Network administrator and CCNA with 4 years of experience managing servers and improving network performance.


Once we compare the possible versions side by side, you can see how much better it is to state more facts and inform the reader how good of a candidate you are.

For example, Annette on the left says that she ”managed 30+ servers in a Windows 2012 system with 99.9% uptime and improved network performance 10%via monitoring and application prioritization.”

That gives the perfect picture of what she did, what her accomplishment was and what she brought to the company.

And that is much nicer than saying: “…4 years of experience managing servers and improving network performance.”

Someone might ask: “How many servers did she manage, how did she improve network performance”, “Did she really do it, or just wrote it to try to wow me?”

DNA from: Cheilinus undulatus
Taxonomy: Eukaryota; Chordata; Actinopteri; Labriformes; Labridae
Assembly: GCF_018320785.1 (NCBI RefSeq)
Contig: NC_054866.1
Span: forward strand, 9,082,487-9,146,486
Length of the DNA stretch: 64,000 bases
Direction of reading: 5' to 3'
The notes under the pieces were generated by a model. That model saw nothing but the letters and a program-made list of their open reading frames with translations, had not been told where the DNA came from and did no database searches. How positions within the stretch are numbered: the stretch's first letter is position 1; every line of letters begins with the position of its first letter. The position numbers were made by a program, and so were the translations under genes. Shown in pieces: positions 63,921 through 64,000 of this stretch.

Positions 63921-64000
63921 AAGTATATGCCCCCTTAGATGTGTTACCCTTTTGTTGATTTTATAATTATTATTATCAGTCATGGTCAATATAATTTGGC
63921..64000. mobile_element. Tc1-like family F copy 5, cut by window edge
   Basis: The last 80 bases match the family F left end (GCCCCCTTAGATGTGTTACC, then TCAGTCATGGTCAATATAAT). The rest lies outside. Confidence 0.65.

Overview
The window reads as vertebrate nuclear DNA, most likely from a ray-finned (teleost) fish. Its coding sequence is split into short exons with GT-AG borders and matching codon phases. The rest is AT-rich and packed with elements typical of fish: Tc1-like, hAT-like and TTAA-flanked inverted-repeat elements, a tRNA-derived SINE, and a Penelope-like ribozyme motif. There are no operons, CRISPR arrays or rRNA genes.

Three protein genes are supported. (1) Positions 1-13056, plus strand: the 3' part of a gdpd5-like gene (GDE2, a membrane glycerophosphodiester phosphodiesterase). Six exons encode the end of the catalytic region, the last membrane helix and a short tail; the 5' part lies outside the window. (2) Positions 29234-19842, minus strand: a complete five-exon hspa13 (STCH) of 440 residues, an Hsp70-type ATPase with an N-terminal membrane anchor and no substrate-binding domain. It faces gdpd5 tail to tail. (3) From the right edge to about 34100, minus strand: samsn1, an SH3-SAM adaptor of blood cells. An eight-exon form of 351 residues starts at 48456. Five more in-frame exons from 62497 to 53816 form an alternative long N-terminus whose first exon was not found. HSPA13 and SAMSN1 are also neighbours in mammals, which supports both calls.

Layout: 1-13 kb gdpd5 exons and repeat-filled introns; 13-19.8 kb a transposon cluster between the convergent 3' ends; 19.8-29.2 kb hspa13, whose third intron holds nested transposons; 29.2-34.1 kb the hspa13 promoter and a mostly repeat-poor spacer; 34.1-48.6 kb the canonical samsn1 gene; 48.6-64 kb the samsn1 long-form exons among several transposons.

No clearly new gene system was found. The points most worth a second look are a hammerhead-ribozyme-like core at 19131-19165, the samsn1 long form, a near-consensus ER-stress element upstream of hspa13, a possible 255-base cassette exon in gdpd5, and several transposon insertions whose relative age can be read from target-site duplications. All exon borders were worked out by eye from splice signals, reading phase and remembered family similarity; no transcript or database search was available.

Please don’t be lazy to give your best and create a very good summary that will fascinate someone in the very beginning.

Just be sure to keep it short, since the whole resume needs to be as short and informative as possible – recruiters don’t like to spend 10 minutes reading just one of the dozens of resumes and get bored.


When you start lining up your present and past positions, there is a common rule to do it in reverse-chronological order.

This means that you should start with the present or last position you held and go backward towards your very first job.

Now, an important question often comes to mind – How far back should you go with your positions and should you list each and one of them.

Well, the answer is “Maybe”.

It depends on how many positions you held, if they were meaningful for this particular one you are applying for and if you feel that they bring additional worth to your resume.